When it comes to Japanese cuisine I’ll admit that I only know the major players: sushi, ramen, and tempura. Since these popular dishes can be found in every other Japanese restaurant in the metro, I thought wasn’t missing out on anything.
All of that changed when we entered Chibo Okonomiyaki. The restaurant takes it name from its star fare: the okonomiyaki. It’s a bit of a tongue-twister but once you get to know it, it proves to be quite mouth watering.
Okonomiyaki is a Japanese pancake made with flour from mountain potatoes. Fluffy but filling, it’s filled with meat and vegetables cooked over a teppan in front of you. Chibo sticks to the Japanese tradition of training their chefs specifically to the dish. See, in Japan, every chef is only taught to perfect one dish, hence a sushi chef is trained differently from a ramen chef. For okonomiyaki, a teppan chef takes charge.
Chef Akihiro Horiuchi, manager of overseas division of Chibo, and his 15 years of experience as a teppan chef is training the chefs in the Manila branch to make that perfect okonomiyaki. It’s tricky business to master teppan cooking: it’s a flat iron stove on high heat. A few seconds makes a big difference. “It only takes 15 to 20 minutes to make the perfect okonomiyaki, cooking in the teppan is all about being fast as to make the flavor of each ingredient stand on it’s own,” shares chef David Guevarra, operations manager of Chibo.
In those few minutes, however, you can expect to be served a wide array of choices. The okonomiyaki can take on different forms from the Butatama Okonomiyaki (P190) which is the classic recipe from Osaka filled with pork to the Shirayukihime (P430) that is topped with whipped egg whites, stuffed with prawn, bacon, tomato, pork, and avocado. “We also have the Cheese Yaki, which is exclusive to Manila. It’s filled with cheese and teppan-noodles,” says manager Kenji Komuro. “We created it with what we think are the Filipino favorites.”
Taking a bite into my Butatama Okonomiyaki, I was treated to different flavors and textures buffered by the soft pancake. Despite the high heat, the crispiness of the spring onions and cabbage isn’t lost but the pork is cooked just right and tender. The Shirayukihame are for those who are more adventurous. Touted as an extra fluffy and flavorful version of the usual okonomiyaki, with the meringue serving as a palate cleanser when you dig into the meatier portions of the dish. Served straight from the teppan, it’s ideal to be eaten hot but I found later on that evening that’s it not bad cold either. (Hello, leftovers!)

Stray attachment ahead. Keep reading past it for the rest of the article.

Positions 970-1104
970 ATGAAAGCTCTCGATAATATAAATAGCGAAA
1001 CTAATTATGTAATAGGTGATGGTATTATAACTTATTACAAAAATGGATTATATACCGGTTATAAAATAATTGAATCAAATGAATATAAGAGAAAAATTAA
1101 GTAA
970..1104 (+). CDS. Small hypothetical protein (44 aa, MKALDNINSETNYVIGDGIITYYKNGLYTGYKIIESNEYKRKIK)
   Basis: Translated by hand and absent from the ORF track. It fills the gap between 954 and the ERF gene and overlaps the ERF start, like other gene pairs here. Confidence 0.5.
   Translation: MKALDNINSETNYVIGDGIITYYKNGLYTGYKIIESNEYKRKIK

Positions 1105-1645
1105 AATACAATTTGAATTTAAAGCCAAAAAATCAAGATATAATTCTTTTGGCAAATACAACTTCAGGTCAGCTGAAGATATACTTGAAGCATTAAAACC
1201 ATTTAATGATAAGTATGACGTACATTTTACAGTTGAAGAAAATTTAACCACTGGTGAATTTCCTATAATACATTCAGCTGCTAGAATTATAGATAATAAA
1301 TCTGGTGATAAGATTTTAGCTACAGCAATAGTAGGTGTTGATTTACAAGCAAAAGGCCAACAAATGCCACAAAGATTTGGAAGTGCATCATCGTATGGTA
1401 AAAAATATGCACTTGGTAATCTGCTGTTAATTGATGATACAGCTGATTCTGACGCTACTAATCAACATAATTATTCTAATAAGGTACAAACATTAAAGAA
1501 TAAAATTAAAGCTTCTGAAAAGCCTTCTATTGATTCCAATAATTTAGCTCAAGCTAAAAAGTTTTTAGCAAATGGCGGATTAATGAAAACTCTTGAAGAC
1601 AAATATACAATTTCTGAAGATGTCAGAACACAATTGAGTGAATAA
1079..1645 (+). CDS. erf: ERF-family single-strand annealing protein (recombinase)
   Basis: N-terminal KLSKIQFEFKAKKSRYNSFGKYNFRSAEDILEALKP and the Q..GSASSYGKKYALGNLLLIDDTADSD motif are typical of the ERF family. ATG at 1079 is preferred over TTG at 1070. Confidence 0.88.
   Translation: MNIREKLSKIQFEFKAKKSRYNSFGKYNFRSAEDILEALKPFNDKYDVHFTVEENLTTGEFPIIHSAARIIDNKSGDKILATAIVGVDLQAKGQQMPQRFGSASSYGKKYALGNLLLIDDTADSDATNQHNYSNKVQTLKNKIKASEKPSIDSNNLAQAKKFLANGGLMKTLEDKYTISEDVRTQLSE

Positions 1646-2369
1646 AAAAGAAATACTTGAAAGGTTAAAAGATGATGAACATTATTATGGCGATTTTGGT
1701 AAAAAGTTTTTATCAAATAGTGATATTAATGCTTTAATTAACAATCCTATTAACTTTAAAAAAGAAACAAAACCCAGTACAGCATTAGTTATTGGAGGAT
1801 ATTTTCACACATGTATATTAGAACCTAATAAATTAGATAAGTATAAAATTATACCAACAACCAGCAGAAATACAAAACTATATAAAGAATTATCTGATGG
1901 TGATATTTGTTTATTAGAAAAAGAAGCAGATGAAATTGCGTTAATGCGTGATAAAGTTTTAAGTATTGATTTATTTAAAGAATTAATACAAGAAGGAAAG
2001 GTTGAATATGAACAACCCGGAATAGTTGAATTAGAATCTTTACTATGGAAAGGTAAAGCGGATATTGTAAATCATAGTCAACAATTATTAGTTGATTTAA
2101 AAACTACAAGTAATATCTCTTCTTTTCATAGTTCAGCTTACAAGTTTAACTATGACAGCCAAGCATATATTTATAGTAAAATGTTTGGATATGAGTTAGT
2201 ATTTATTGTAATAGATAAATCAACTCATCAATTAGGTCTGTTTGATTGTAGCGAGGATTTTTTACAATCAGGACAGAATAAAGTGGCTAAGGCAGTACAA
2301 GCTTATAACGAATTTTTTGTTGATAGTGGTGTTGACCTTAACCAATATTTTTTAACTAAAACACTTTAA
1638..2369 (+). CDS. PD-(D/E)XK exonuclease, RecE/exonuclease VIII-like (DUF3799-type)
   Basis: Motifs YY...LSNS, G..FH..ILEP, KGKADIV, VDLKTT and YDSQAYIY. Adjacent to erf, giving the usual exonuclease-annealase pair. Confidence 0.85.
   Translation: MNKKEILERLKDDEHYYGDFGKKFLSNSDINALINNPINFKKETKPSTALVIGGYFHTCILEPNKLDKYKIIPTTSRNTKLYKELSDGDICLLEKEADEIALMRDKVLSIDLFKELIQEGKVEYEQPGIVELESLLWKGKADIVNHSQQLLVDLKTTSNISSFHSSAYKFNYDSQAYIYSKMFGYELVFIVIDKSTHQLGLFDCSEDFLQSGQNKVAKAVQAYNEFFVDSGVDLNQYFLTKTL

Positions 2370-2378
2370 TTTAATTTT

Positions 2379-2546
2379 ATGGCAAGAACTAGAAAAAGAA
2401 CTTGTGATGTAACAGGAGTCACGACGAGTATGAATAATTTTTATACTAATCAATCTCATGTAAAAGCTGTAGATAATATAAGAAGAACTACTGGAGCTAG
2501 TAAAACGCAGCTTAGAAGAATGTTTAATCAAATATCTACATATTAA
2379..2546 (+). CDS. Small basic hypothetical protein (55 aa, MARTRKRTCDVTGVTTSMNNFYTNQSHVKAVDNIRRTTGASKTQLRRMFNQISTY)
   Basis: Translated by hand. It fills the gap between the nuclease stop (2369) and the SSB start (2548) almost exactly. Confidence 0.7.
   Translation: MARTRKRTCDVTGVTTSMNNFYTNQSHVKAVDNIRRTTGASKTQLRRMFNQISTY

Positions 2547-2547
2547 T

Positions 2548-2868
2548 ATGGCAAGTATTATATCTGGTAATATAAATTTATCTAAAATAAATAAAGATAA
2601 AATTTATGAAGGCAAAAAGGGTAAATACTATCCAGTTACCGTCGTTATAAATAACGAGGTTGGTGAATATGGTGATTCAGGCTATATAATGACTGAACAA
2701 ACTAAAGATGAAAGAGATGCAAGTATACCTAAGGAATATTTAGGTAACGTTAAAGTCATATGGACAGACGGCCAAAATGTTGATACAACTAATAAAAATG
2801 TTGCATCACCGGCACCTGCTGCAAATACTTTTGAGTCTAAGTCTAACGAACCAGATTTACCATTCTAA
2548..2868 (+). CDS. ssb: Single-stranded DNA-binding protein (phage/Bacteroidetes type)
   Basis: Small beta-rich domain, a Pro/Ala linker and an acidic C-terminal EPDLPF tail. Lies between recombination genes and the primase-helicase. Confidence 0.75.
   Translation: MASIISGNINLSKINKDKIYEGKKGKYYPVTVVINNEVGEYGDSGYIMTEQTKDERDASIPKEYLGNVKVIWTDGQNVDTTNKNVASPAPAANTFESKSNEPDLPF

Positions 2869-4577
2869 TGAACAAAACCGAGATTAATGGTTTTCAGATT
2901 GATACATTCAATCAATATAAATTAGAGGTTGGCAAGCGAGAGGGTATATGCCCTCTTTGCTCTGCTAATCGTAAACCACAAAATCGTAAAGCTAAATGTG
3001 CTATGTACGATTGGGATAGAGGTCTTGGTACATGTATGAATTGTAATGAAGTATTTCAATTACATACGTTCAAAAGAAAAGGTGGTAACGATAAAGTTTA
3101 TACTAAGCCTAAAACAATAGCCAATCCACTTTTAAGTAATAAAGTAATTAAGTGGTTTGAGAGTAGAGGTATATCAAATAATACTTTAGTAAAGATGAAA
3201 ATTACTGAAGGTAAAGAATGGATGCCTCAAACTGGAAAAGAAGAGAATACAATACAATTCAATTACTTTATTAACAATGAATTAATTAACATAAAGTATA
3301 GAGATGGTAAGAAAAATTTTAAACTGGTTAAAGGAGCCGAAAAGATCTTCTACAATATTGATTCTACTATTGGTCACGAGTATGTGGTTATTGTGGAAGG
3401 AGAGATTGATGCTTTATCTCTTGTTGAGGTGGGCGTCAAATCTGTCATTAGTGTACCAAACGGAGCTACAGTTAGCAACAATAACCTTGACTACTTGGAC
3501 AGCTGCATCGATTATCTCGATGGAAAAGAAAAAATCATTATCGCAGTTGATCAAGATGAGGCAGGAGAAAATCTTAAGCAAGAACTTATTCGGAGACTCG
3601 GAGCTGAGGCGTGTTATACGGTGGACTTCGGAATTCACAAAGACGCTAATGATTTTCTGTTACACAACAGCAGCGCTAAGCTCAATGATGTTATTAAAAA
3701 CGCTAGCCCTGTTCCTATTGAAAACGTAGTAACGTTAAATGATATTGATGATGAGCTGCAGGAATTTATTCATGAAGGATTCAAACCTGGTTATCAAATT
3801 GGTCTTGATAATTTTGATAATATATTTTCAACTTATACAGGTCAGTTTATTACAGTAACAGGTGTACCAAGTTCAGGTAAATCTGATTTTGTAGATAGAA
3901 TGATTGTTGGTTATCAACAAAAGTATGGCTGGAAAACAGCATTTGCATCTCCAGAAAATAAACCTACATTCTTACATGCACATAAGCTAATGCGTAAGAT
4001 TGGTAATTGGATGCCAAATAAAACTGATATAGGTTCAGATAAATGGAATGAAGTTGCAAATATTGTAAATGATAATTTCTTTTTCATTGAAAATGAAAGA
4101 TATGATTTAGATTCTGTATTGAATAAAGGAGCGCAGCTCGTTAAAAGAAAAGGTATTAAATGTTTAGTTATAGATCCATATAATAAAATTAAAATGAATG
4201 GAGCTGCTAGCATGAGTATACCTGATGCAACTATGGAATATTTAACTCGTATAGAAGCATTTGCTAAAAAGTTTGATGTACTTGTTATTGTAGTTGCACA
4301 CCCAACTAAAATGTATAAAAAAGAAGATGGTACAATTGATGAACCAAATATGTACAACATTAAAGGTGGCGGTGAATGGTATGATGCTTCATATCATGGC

If you plan to dine at Chibo soon, bring either your friend or your ravenous appetite. One serving is meant for at least two to three people. Trust us, and don’t underestimate how much the okonomiyaki can fill you up in a few bites. On the other hand, if you want some more familar options, you can go for the Wagyu Beef (P1,200) or have your choice of yakisoba. Side dishes like the Gyoza Teppan (P150) might also interest you. For a family affair, you can also choose from their set courses such as the Teppanyaki Course (P1,800) that consists of US steak, seafood, salad, pork omelette, rice, and salad.
Still, I urge you to not skip on the okonomiyaki. Start with the simple one and build an appetite for their different variations to find your favorite.
Chibo Okonomiyaki. 2/F S Maison, Conrad Manila, Seaside Boulevard corner Coral Way, Mall of Asia Complex, Pasay City. Open from Monday to Sunday to 10 a.m. to 10 p.m. For more information, visit their Facebook page.
Photos and video by Patrick Segovia
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